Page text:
Phosphates in Bennu asteroid samples indicate its birth on the ocean floor

Scientists who study samples brought back to Earth by the OSIRIS-REx spacecraft have made a sensational discovery. They found phosphates in its composition that suggest the asteroid Bennu, from which they were sampled, may once have been part of an oceanic world.

Samples from the asteroid Bennu. Source:

Unique asteroid samples

On September 24, 2023, NASA’s OSIRIS-REx spacecraft dropped a capsule containing intact carbon regolith collected from the near-Earth asteroid Bennu back to Earth. These samples were obtained after the probe made an impressive seven-year journey through the Solar System.

Since the arrival of these fragments of space rock (about 120 grams of sample to be exact), scientists eagerly awaited them, which could tell us about the kind of molecules contained inside Bennu. They hope to find clues about the history of our Solar System, as Bennu may have been preserved from the time when all celestial bodies formed, as well as prebiotic molecules that could provide insight into the origin of life on Earth. Many experts speculate that these samples may contain seeds of other important ingredients, such as water, that could have contributed to Earth’s habitability if they also ended up on our planet.

While initial studies actually showed that the OSIRIS-REx samples contained signatures of carbon and water, perhaps even more impressive is the team’s recent and unexpected discovery of magnesium-sodium phosphate. It is an ionic compound consisting of a magnesium cation (Mg2+) and a phosphate anion (PO43-).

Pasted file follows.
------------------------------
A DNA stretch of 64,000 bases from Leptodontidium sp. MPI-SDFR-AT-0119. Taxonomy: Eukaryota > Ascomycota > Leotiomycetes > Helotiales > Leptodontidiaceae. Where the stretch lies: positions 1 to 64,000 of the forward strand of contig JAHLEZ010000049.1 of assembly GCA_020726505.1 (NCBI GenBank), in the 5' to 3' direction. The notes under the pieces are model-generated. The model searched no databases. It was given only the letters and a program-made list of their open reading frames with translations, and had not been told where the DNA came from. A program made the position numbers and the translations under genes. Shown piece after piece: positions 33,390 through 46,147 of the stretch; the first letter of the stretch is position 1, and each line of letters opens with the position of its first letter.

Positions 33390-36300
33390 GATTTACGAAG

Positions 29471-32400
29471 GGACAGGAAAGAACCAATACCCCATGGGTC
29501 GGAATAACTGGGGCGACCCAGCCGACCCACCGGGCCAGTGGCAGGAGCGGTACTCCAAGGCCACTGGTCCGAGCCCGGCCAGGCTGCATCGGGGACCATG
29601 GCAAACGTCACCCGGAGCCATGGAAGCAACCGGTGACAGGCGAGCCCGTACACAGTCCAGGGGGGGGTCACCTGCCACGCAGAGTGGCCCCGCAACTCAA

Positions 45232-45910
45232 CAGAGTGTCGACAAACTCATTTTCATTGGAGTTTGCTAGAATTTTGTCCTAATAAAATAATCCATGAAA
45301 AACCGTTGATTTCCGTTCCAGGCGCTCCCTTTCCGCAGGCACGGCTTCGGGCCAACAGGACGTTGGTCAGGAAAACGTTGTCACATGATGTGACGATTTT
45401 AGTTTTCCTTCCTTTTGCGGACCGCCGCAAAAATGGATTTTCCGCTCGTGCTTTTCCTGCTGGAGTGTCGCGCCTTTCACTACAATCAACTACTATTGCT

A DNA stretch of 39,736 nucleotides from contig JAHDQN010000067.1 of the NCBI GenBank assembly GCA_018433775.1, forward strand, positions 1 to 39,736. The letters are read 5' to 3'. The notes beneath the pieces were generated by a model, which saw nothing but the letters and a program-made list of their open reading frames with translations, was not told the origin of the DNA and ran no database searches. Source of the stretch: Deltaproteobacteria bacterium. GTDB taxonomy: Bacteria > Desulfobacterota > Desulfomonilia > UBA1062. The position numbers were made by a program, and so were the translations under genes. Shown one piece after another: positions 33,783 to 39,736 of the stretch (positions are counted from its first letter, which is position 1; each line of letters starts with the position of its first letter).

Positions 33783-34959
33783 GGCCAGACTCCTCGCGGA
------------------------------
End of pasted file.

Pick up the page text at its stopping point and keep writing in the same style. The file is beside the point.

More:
Asteroid Bennu’s aquatic past

On Earth, magnesium-sodium phosphate can be found in certain minerals and geologic formations, as well as in living organisms, where it is involved in various biochemical processes and is a component of bones and teeth. However, according to a NASA press release, its presence on Bennu surprised the research team because it was not visible in the OSIRIS-REx probe’s remote sensing data prior to sample collection. The team says its presence “hints that the asteroid may have broken off from a long-extinct, tiny, primitive oceanic world.”

The OSIRIS-REx spacecraft obtained a sample of Bennu regolith on October 20, 2020, using the Touch-and-Go sampling mechanism (TAGSAM), which consists of a specialized sampler head mounted on an articulated arm. Bennu is a small B-type asteroid that belongs to the rare carbon type. “[Bennu] was selected as the mission target in part because telescopic observations indicated a primitive, carbonaceous composition and water-bearing minerals,” the team notes in their paper.

The sample was collected from a site named Nightingale, which is located in Hokioi Crater, an impact site in the northern hemisphere of Bennu that is about 20 meters in diameter. 

Further analysis of the samples showed that the predominant component of the regolith is magnesium-bearing phyllosilicates, predominantly serpentine and smectite, rocks that are commonly found on mid-ocean ridges on Earth. Comparing these serpentinites to their terrestrial counterparts provides a better understanding of Bennu’s geologic past. 

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